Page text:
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Senate, Assembly jockey over mayoral control of NYC schools

ALBANY _ The Republican-led Senate on Monday dug in against continued control of New York City schools under Mayor Bill de Blasio. Hours later, the Democrat-led Assembly, which is allied with de Blasio, linked tax extensions sought by Senate Republicans to continued mayoral control of schools.

The power plays set up the key late-session clash between the chambers that could prompt trading for a big deal involving disparate issues.

On Monday, the Senate’s Republican majority that has clashed repeatedly with the Democratic mayor sent a letter to City Hall requiring several reports on the performance of schools under de Blasio. The Senate GOP said it needs the data before it agrees to any continued mayoral control. The Senate demanded a building-by-building breakdown of local, state and federal funding to city schools among other data.

“Only once we have received this information will it allow a transparent and careful consideration of the equitable or inequitable distribution of funding,” said Senate Majority Leader John Flanagan (R-East Northport) in the letter. “A fundamental shortcoming of this (de Blasio) administration has been a lack of transparency.”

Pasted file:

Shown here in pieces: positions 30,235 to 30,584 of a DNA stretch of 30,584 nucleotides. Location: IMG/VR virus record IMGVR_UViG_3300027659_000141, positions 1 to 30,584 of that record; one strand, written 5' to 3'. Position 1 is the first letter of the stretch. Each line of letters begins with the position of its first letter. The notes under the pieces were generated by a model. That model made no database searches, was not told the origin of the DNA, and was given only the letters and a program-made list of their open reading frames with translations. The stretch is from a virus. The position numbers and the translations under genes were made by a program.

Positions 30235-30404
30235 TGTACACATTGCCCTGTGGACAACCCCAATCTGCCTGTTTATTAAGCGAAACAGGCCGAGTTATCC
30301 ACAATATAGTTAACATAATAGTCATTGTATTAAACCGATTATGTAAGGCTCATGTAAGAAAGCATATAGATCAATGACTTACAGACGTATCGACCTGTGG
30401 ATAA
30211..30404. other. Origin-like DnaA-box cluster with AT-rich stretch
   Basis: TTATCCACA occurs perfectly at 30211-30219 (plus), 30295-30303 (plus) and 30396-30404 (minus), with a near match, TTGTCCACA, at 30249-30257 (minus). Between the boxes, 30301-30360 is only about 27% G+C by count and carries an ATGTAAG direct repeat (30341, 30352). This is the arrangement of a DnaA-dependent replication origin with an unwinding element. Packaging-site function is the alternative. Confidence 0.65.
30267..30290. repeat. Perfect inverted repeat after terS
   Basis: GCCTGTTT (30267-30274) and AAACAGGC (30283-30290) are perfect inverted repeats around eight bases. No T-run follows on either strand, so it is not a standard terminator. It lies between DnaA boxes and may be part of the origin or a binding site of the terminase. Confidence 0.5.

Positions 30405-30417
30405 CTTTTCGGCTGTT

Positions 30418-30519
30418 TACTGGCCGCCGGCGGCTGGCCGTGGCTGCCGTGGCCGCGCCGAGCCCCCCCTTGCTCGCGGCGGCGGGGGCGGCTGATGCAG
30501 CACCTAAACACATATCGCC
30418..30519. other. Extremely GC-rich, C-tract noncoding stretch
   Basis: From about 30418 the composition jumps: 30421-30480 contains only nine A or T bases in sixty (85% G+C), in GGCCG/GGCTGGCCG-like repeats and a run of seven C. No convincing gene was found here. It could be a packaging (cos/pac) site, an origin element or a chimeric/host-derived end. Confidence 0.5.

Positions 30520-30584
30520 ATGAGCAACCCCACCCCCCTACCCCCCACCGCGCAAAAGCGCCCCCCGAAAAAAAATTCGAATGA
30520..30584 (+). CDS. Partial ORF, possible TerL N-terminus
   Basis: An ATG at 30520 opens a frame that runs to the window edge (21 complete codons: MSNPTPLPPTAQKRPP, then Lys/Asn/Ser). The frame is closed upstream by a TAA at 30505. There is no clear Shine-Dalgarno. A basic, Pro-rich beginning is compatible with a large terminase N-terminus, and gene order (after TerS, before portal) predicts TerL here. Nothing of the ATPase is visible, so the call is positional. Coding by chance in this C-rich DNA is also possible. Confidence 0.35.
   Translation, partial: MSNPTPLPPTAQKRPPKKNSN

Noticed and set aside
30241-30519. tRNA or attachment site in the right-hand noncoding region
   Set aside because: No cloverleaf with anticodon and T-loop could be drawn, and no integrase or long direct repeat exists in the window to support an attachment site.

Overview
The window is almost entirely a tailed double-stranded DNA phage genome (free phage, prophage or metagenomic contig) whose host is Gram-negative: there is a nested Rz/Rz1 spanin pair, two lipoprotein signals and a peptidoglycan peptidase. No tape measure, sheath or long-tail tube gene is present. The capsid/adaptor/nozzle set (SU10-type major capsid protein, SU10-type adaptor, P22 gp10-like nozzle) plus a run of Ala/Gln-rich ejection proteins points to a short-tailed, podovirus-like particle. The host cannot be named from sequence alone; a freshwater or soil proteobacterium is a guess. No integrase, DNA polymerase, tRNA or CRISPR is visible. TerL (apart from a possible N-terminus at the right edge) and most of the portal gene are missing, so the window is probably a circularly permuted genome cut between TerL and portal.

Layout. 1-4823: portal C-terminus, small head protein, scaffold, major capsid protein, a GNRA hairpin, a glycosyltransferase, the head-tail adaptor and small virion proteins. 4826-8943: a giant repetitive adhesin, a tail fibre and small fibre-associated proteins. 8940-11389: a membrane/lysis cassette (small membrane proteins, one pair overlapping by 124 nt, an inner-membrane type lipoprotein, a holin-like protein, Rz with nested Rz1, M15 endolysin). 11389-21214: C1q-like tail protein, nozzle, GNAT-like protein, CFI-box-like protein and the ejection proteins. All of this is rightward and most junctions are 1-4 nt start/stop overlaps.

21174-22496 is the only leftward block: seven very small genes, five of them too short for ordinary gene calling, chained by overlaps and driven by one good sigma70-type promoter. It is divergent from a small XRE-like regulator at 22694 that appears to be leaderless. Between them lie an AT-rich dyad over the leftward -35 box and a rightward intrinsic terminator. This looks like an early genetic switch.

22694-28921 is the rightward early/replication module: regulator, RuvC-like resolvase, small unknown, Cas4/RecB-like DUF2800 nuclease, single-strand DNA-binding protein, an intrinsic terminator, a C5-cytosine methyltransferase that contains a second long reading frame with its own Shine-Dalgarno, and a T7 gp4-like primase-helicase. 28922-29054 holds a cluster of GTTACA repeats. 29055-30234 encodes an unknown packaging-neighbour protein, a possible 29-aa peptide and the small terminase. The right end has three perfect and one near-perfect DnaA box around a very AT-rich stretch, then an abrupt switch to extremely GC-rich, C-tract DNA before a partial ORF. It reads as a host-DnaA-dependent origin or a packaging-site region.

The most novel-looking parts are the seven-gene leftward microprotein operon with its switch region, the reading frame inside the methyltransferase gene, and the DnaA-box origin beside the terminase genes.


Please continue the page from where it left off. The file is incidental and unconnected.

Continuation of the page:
Eric Phillips, the mayor’s spokesman, said Flanagan already received the information.

“It’s time for the Senate Republicans to stop playing games and let the city get on with the work of educating our 1.1 million kids,” Carter said.

Later on Monday the Assembly’s Democratic majority passed a single bill that would continue mayoral control in New York City for two years as well as extend various taxes due to expire soon including sales taxes, hotel taxes and mortgage taxes. Many upstate and Long Island communities where Senate Republicans dominate depend on revenue from the taxes.

“These extensions are critical to every community across New York State,” said Speaker Carl Heastie (D-Bronx). “Cities and counties rely on these taxes to continue operating, and New York City schools need the continuity and predictability that mayoral control offers.”

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